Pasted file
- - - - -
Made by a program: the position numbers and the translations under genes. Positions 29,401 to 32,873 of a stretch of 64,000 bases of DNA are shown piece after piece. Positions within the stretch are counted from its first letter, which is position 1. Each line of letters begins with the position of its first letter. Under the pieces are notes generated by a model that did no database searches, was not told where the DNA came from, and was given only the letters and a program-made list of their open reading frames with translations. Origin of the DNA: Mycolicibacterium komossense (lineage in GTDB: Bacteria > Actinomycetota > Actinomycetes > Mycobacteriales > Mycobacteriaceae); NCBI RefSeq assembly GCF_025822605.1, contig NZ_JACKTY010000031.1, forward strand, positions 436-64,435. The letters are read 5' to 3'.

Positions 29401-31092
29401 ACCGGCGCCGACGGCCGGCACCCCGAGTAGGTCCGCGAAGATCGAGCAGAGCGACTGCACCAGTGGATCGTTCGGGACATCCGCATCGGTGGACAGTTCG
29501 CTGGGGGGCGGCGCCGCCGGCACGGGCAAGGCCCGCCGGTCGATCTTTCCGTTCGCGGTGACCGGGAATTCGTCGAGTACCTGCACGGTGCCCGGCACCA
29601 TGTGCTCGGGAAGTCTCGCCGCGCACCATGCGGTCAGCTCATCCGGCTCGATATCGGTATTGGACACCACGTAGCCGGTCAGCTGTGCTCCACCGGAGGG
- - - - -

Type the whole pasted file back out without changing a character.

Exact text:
Made by a program: the position numbers and the translations under genes. Positions 29,401 to 32,873 of a stretch of 64,000 bases of DNA are shown piece after piece. Positions within the stretch are counted from its first letter, which is position 1. Each line of letters begins with the position of its first letter. Under the pieces are notes generated by a model that did no database searches, was not told where the DNA came from, and was given only the letters and a program-made list of their open reading frames with translations. Origin of the DNA: Mycolicibacterium komossense (lineage in GTDB: Bacteria > Actinomycetota > Actinomycetes > Mycobacteriales > Mycobacteriaceae); NCBI RefSeq assembly GCF_025822605.1, contig NZ_JACKTY010000031.1, forward strand, positions 436-64,435. The letters are read 5' to 3'.

Positions 29401-31092
29401 ACCGGCGCCGACGGCCGGCACCCCGAGTAGGTCCGCGAAGATCGAGCAGAGCGACTGCACCAGTGGATCGTTCGGGACATCCGCATCGGTGGACAGTTCG
29501 CTGGGGGGCGGCGCCGCCGGCACGGGCAAGGCCCGCCGGTCGATCTTTCCGTTCGCGGTGACCGGGAATTCGTCGAGTACCTGCACGGTGCCCGGCACCA
29601 TGTGCTCGGGAAGTCTCGCCGCGCACCATGCGGTCAGCTCATCCGGCTCGATATCGGTATTGGACACCACGTAGCCGGTCAGCTGTGCTCCACCGGAGGG